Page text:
Conservative MPs and premiers pointed to Prime Minister Justin Trudeau. Leadership hopefuls for Alberta’s United Conservative Party framed it as a direct failure of Premier Rachel Notley. And federal Liberals explained itvaguely as a “business decision” based on “market conditions.”

This blame game, however, has largely ignored the significant role social movements played in derailing the pipeline. Indeed, thousands of concerned citizens have been working to change the discourse and timelines surrounding this project since it was first floated back in 2012.

Years of delay

The pipeline was originally scheduled to be approved by the end of 2014 and in operation by the end of 2018. Instead, delays won by Indigenous communities, grassroots groups, labour unions and NGOs prevented Energy East from being built when it was still economically and politically feasible, back when the price of oil was well north of $80 per barrel.

These delays also created space for Energy East opponents to carve out new expectations of the environmental and social burdens of proof needed for an energy project’s approval, making it even harder to build.

Two events in particular each drove about two years of delay. First, there was the September 2014 grassroots-funded legal challenge on risks to beluga whales at the project’s proposed Cacouna Marine terminal, which triggered a long process of TransCanada trying and failing to find a new Quebec location acceptable to the public.

And second, there was the Charest Affair, where an apparent conflict of interest called into question the overall validity – and legality – of the National Energy Board’s hearing on Energy East, causing delays.

But neither Cacouna nor Charest would have translated into long-term suspensions if not for the public’s ability to run with them. As with Standing Rock and Northern Gateway before it, Indigenous communities led this charge.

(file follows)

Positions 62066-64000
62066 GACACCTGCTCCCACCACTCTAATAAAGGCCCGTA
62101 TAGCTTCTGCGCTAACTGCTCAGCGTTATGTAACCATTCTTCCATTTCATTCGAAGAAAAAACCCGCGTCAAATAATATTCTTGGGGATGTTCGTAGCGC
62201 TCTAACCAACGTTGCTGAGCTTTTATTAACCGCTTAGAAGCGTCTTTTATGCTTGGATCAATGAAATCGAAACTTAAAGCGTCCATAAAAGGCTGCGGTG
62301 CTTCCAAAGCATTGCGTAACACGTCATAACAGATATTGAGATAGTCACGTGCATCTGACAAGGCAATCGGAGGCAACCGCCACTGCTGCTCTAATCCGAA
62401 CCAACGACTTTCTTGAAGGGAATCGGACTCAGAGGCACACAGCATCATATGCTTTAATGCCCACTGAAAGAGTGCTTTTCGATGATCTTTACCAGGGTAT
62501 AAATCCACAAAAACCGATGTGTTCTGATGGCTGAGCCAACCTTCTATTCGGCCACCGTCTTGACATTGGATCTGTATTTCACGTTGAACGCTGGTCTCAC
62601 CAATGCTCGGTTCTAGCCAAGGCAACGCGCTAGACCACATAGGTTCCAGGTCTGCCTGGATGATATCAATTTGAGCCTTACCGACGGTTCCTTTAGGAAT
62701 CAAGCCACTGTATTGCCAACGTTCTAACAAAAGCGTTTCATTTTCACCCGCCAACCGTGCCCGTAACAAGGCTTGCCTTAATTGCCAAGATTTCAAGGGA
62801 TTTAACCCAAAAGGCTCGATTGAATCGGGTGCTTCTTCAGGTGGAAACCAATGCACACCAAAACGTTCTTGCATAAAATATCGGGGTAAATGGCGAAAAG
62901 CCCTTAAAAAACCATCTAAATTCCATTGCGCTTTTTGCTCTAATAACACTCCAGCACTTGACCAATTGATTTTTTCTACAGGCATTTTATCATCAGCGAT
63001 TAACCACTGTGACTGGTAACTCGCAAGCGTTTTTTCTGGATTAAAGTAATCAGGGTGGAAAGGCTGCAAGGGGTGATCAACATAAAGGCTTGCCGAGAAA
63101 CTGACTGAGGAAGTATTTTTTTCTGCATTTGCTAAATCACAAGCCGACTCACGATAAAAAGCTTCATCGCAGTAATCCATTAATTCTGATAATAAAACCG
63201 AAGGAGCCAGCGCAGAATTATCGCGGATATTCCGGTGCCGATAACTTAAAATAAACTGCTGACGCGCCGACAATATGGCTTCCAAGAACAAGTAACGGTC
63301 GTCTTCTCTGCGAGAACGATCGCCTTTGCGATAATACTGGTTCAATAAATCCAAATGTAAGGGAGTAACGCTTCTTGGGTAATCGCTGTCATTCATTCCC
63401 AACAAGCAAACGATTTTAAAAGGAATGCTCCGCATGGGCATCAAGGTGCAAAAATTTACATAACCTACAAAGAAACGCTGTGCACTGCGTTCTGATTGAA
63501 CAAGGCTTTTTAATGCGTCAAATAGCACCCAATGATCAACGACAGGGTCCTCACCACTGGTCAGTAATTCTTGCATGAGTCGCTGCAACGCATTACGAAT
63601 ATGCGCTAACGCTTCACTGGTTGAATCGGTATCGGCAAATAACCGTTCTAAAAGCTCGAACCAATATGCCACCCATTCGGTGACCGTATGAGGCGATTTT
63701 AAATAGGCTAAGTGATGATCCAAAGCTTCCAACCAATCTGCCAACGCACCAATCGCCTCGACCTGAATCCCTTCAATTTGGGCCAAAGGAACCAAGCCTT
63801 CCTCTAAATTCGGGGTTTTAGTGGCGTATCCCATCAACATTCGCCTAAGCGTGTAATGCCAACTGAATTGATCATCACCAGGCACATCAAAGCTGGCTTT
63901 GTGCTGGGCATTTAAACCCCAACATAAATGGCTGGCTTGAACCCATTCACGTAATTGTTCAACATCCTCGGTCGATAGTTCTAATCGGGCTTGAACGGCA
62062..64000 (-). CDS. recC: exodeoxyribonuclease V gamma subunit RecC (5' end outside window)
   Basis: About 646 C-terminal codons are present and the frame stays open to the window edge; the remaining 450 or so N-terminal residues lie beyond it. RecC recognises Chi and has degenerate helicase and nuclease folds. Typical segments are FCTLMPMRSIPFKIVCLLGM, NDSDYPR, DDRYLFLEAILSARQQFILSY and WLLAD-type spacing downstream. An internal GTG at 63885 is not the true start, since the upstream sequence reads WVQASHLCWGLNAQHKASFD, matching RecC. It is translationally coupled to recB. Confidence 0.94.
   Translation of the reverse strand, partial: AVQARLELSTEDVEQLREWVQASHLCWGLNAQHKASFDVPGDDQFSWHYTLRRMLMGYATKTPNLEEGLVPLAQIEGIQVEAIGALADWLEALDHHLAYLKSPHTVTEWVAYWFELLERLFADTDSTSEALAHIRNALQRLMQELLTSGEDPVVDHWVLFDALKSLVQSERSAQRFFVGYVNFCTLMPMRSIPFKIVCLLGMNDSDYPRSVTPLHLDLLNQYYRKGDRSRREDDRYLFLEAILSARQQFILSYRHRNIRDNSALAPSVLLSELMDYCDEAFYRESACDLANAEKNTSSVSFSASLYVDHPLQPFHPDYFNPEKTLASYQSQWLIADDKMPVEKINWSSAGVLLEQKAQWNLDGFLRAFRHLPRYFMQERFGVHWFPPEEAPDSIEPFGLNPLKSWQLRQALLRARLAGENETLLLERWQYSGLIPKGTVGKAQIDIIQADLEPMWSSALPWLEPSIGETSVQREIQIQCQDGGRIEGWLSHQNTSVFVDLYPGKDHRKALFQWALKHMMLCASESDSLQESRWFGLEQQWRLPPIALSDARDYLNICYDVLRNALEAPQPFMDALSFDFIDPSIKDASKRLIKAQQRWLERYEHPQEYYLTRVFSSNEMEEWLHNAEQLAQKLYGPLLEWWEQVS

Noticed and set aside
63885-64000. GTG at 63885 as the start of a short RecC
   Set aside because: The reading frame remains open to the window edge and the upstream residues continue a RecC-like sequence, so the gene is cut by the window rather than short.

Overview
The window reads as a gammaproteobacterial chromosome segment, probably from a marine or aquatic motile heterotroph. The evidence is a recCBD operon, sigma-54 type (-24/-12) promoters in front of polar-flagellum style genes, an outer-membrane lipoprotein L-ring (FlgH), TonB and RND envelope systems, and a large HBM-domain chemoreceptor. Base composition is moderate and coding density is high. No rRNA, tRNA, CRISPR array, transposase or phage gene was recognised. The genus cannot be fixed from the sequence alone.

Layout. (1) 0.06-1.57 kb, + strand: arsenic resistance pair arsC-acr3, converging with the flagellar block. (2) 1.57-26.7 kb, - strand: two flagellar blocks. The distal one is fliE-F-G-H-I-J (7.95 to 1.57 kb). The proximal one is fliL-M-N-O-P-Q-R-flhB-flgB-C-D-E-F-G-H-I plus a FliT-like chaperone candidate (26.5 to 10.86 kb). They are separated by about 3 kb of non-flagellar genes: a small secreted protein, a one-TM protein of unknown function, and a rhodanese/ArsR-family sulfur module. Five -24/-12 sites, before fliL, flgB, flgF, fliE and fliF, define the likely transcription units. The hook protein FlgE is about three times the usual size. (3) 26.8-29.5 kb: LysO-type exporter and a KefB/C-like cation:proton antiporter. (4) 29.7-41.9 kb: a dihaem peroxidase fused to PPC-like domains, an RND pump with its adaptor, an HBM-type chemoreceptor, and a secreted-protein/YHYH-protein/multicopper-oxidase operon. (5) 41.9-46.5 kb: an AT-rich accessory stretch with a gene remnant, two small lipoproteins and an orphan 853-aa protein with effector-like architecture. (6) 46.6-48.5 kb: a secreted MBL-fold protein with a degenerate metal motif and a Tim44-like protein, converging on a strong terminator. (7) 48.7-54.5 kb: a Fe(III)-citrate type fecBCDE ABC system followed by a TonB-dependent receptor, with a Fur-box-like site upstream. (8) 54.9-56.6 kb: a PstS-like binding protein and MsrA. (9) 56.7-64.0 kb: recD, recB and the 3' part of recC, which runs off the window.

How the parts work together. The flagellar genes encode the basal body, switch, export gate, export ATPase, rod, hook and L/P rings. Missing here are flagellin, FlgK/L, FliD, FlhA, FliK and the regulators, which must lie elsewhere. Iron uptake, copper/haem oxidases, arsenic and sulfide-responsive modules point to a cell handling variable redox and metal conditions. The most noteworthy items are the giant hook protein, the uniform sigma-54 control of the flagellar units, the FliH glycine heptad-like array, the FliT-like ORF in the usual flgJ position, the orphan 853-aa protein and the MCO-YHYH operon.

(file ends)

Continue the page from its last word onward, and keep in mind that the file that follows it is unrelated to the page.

The Assembly of First Nations of Quebec and Labrador, the Iroquois Caucus, the Assembly of Manitoba Chiefs, the Grand Chief of Treaty 3 and the Kanehsatà:ke Mohawks — alongside many individual nations and Indigenous activists — opposed the project with everything from lawsuits, to speaking tours to direct action.

We saw grassroots marches touring the pipeline route each summer using theatre to raise awareness, protestor takeovers of NEB hearings and TransCanada meetings, youth co-opting selfies with Trudeau to create viral video fodder and an unlikely crew of trade unions, municipalities, French language advocacy groups and professional associations all taking stances against the pipeline.

Approval process review

It is this groundswell of opposition that created the political space for policy-oriented opponents to Energy East to successfully advocate for a review of the National Energy Board’s approval process, and for new interim measures to be applied to Energy East. Among them was the consideration of the climate change impacts of the project — something that, ideally, would be a given for an environmental review of a fossil fuel project.

The pipeline’s new review, if it had been restarted, would have been the first to include consideration of greenhouse gas emissions both up- and down-stream from the project. These added requirements, in combination with the dour economic outlook for bitumen export and the risks of direct action during construction, mean Energy East has become impossible to build. So yes, the cancellation of Energy East was a business decision, but it was one made in a landscape that’s been successfully engineered by social movements.

For those concerned about the risks to the 2973 waterways Energy East would cross, the rights of the 180 Indigenous nations whose territories it would impact, the greenhouse gas emissions equivalent to 21 million cars it would facilitate and the lack of demand for new oil sands export capacity, the death of Energy East is something to be feted.

But be sure to ground your touchdown dance or celebratory round of kombucha in the recognition that this was one of the easier fossil fuel mega-projects to stop. Of the oil sands pipeline proposals made in the last decade, Energy East has always had the most questionable economic prospects and held the most risk for the Quebec-dependent Liberal government.

Bigger challenges lie ahead in stopping already-approved pipelines such as Kinder Morgan’s Trans Mountain pipeline and Enbridge’s Line 3, new upstream fossil fuel projects like Teck’s Frontier oil sands mine, and in pushing for the bold and equitable solutions needed to get to a zero-carbon society. Before we get back to work, let’s be sure to stake out Energy East as a victory for collective action, lest Trudeau, Notley or low oil prices get all the credit.

By Bronwen Tucker, for CBC News Posted: Oct 12, 2017

[SOURCE]